Disabled women faced “death by discrimination” during the pandemic crisis because of the decisions taken by the UK government, protesters in Parliament Square were told this week.
Disabled activists from the Women’s Equality Party (WEP) chanted, “Who did they not save? Disabled women!” beneath a statue of the suffragist Millicent Fawcett on Tuesday, as they drew attention to the government’s failings during the pandemic.
The protest (pictured) marked the end of a 91-hour action spread over the last three weeks, which highlighted research, first reported by Disability News Service (DNS), that showed how working-age disabled women with higher support needs were nearly twice as likely to die from COVID-19 than non-disabled women of the same age.
The research found that this group of disabled women were 91 per cent more likely to have died from COVID-19 than non-disabled women, even after allowing for factors such as underlying health conditions, and whether they lived in poverty, or in a care home.
The research was conducted by the Office for National Statistics and researchers at the London School of Hygiene and Tropical Medicine, but it has been almost completely ignored by the mainstream media.
Freya Papworth, co-chair of the party’s disability caucus, told the protest that the “shameful statistics” had “barely even touched the mainstream news”.
She said: “These statistics are as stark as they are because our government decided that the lives of disabled people… were not worth saving.
“Let’s call this what it is. Death by discrimination.”
A fellow disabled WEP activist, Dr Sarabajaya Kumar, told the protest: “When considering the question of that now-infamous [Downing Street] whiteboard of ‘who do we not save?’ people like me were clearly not considered worthy of saving.
“We would be collateral damage.”
She added: “If we were prioritised by government, the plan to support those of us who were shielding would not have been created as an afterthought in under 48 hours… but it was.
“If we were prioritised by government, very many people would not initially have been left off the vaccine priority list, despite being at far higher risk of hospitalisation and death from COVID-19… but they were.”
The Women’s Equality Party organised the three-week #91percent campaign – named after the 91 per cent figure produced by the research – to call on the government to order an urgent inquiry into the preventable loss of life of so many disabled people during the pandemic, and to ensure there were no further such deaths as the pandemic continued.
Kumar told DNS that she had been able to shield safely during the pandemic only because of the support of family, friends and neighbours, and because she had been able to work from home.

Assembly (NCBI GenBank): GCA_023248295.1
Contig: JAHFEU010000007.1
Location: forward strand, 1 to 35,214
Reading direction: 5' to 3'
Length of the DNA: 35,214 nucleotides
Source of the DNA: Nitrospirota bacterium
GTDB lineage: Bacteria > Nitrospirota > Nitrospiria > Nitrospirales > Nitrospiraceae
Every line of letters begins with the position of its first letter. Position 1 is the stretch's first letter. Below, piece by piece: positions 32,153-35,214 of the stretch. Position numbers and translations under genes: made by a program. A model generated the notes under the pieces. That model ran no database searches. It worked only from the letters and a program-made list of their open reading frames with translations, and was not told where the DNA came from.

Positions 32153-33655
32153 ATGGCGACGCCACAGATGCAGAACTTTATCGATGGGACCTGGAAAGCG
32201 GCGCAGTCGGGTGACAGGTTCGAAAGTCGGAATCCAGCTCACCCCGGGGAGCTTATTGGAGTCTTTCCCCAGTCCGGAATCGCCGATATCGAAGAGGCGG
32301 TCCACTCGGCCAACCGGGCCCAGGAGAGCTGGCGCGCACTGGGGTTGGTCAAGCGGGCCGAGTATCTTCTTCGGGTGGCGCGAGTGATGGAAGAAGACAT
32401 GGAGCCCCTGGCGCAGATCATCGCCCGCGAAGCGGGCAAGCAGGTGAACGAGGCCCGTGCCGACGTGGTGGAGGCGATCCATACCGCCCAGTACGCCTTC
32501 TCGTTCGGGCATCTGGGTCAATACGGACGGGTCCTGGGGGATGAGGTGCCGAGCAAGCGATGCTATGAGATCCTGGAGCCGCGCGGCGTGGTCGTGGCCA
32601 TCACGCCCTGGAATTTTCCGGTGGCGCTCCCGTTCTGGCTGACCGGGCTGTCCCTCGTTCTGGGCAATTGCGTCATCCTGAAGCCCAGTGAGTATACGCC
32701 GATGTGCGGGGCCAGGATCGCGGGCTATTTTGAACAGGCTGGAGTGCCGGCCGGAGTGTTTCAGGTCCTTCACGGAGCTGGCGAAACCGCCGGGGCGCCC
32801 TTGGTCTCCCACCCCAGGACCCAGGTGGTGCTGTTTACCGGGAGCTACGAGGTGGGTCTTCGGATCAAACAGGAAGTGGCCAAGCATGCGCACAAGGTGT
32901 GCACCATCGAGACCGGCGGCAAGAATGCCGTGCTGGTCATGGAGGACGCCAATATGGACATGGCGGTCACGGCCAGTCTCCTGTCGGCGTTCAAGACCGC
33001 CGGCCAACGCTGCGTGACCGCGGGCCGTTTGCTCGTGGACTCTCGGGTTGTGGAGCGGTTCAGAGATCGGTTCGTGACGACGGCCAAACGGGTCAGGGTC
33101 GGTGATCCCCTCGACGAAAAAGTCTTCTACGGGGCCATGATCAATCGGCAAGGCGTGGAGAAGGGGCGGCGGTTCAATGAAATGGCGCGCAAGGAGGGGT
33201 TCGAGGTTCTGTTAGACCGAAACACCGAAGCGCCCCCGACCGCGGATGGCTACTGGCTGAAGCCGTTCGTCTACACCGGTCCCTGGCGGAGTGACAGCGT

But she said many other disabled women who, like her, were clinically extremely vulnerable to the virus, had not been so lucky.
She told DNS: “An awful lot of people do not have friends and networks around them through no fault of their own. They are the ones who have likely died.”
The protest was held on Tuesday, the day after the UK government’s decision to lift most of England’s legal restrictions and social distancing measures came into effect.
Kumar said the government’s decision had made her “extremely anxious” and meant she was effectively going to have to return to shielding, on her GP’s advice.
Papworth told the protest: “It may be the day after ‘freedom day’, but for far too many of our members, coming here to protest in person is too dangerous.
“COVID has not affected everyone equally. In fact, it has proven to be the great revealer, laying bare the inequalities at the heart of our society.
“The legacy of over a decade of targeted cuts, and generations of overt discrimination against disabled people, especially disabled women and people of colour, have borne the brunt of the crisis.”
Another disabled WEP activist, Alison Smith, told DNS that the 91 per cent figure had been “horrifying” because it showed the disproportionate risk of death faced by disabled women, once underlying health conditions and socio-economic factors had been accounted for.
She said the government had done nothing to mitigate the extra risks now faced by those with higher support needs after “freedom day” but instead was just “putting the responsibility on those with higher care needs”.
She said this was a “gross dereliction of duty” and there needed to be an immediate public inquiry into why the government was failing to protect people who were clinically extremely vulnerable to the virus.
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